“What you don’t have can’t leak, or be blown up by terrorists” appears prominently on the title page of “Chemical Security 101,” a 57-page report issued in November 2008 by the Center for American Progress, a nonpartisan Washington, D.C., -based think tank that fosters what it describes as “progressive and pragmatic” policies. No one can argue with that logic — indeed, it serves as the cornerstone of inherent safety, a philosophy that we’ve devoted considerable space to (e.g., “Rethink Your Approach to Process Safety,” www.ChemicalProcessing.com/articles/2007/158.html, and “A New Spin on Safety,” www.ChemicalProcessing.com/articles/2004/33.html).
“Most of the nation’s 101 most dangerous chemical facilities could become less attractive terrorist targets by converting to alternative chemicals or processes,” the report concludes. “Doing so would improve the safety and security of more than 80 million Americans living within range of a worst-case toxic gas release from one of these facilities, according to data compiled for this report. Millions more living near railroads and highways used for transporting hazardous chemicals would also be safer and more secure.” In addition, it cautions that “at least 90% of the 101 most dangerous facilities ship or receive their highest-hazard chemical in indefensible railroad tank cars or trucks.” The report notes that the Chemical Facility Anti-Terrorism Standards (CFATS) of the Department of Homeland Security (see “Get Ready to Comply with New Security Mandates,” www.ChemicalProcessing.com/articles/2007/095.html) don’t require sites to account for chemical hazards in transportation along supply or distribution chains. “Spending a billion dollars — or a trillion — on plant-site security won’t protect unguarded railcars and trucks that travel thousands of miles over railroads and highways. Indeed, rail workers report ‘a disturbing lack of security along the railroad tracks and in rail yards,’” it adds.
CFATS don’t mandate that plants consider inherently safer alternatives to existing hazards but the Center clearly believes that’s the wisest approach:
“Adopting safer and more secure alternatives is the only certain way to prevent a catastrophic chemical release. Such measures remove the possibility of a release. By contrast, physical barriers may be destroyed by a truck bomb, evaded by insider sabotage, or otherwise defeated. Security may also be unreliable. Investigative journalists have found lax security at more than 100 chemical facilities across the country.”
Such options may provide the most economical solution to chemical security, the report contends. “If a facility does not have a chemical with catastrophic potential, it does not need to spend as much on guards, gates, and other security measures. Nor is such a facility subject to the requirements of the CFATS and other laws and regulations governing extremely hazardous chemicals. As a result, the facility may save money on regulatory compliance staff, permits and fees, inspections, emergency planning, and personal protective equipment for employees, among other savings.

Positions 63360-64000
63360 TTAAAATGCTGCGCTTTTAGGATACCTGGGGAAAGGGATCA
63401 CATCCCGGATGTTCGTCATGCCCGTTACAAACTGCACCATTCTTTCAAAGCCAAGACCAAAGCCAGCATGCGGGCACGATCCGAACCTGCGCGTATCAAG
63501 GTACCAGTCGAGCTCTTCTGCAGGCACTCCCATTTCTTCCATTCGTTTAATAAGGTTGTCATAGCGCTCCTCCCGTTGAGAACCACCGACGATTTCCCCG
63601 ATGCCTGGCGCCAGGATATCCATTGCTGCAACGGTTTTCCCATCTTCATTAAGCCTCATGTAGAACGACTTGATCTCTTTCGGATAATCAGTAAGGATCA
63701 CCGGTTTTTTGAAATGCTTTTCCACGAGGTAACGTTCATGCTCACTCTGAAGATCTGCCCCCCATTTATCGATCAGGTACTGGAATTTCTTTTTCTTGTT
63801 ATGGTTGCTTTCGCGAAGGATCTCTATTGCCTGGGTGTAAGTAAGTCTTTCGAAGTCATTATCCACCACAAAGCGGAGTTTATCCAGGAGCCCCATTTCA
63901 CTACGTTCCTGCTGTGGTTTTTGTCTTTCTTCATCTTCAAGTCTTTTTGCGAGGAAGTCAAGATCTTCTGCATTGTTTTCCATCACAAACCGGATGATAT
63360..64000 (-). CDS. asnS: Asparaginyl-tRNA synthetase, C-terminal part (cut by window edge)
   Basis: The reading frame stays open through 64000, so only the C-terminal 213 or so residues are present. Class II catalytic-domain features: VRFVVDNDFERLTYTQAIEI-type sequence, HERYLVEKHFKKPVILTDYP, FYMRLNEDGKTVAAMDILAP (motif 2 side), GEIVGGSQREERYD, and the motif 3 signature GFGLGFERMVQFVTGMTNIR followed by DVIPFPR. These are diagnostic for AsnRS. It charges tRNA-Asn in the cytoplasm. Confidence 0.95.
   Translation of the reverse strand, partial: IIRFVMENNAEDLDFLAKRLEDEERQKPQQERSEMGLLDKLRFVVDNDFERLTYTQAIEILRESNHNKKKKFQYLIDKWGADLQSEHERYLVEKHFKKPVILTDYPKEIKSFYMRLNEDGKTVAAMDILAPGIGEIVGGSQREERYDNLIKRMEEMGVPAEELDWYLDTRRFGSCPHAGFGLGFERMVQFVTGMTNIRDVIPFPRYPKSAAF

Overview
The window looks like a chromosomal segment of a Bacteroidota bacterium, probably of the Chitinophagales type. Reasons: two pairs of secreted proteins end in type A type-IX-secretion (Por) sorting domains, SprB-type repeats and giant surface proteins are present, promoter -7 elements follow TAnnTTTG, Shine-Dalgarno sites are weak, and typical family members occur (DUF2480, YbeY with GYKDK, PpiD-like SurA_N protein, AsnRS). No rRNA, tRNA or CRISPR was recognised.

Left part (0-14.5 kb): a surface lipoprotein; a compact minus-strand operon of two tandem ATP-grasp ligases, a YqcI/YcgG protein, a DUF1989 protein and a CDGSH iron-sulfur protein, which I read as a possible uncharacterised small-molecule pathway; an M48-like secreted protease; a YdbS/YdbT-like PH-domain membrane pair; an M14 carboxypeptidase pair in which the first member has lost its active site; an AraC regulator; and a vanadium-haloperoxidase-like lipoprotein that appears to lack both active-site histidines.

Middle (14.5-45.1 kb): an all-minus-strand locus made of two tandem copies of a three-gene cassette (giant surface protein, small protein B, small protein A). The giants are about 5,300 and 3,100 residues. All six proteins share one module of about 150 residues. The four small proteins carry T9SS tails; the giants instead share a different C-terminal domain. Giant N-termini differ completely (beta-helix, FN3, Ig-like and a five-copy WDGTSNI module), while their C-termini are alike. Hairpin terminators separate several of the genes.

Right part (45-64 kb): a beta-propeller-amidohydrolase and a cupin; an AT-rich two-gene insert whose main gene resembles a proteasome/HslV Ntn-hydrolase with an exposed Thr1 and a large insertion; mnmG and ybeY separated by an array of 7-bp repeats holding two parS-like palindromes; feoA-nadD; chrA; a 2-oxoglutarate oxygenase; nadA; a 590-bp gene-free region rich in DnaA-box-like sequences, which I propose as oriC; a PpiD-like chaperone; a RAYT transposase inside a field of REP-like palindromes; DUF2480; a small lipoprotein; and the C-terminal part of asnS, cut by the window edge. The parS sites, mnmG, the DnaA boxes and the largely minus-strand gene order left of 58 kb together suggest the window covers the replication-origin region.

“The facility may also pay lower insurance premiums, and certainly faces lower liabilities for deaths, injuries, contamination, and property damage in the event of a major toxic gas release. High-hazard toxic gases account for just 0.3% of rail carloads, for example, but they carry enormous risks and potential liabilities. One insurance study found that a major chlorine rail spill in an urban area could cause 10,200 fatalities and over $7 billion in damages.”
Underscoring that plants shouldn’t consider a chemical hazard as unavoidable, the report reiterates that the Center already had identified 284 facilities in 47 states that converted their technology to avoid hazards.
The report cites specific actions that could be taken, such as:
• Bleach manufacturers can eliminate bulk chlorine gas by generating chlorine on-site as needed without storage.
• Petroleum refineries can eliminate hydrofluoric acid alkylation by using less hazardous sulfuric acid or by developing solid acid catalysts.
• Water utilities can eliminate bulk chlorine gas by using liquid bleach, ozone without storage, and ultraviolet light as appropriate.
• Paper mills can eliminate bulk chlorine gas by using hydrogen peroxide, ozone, or chlorine dioxide without bulk storage.
• Manufacturers of polyurethane foams can eliminate bulk ethylene oxide by substituting vegetable-based polyols.
It also stresses that solutions applicable to the top 101 facilities could improve safety and security at many other high-hazard facilities — and lists 202 more sites that might benefit.
The chemical industry certainly shouldn’t ignore this report, which is downloadable via www.americanprogress.org/issues/2008/11/chemical_security.html. We should engage in a constructive dialog about what inherently safer technology is feasible. This requires considering technical and economic issues and also whether a switch simply transfers risk elsewhere — notes Dennis Hendershot, who authored the two inherent-safety articles cited in this column and who serves as the Process Safety guru in the Ask the Experts feature on our Web site (www.ChemicalProcessing.com/experts/index.html).
Mark Rosenzweig is editor in chief of Chemical Processing. You can e-mail him at firstname.lastname@example.org.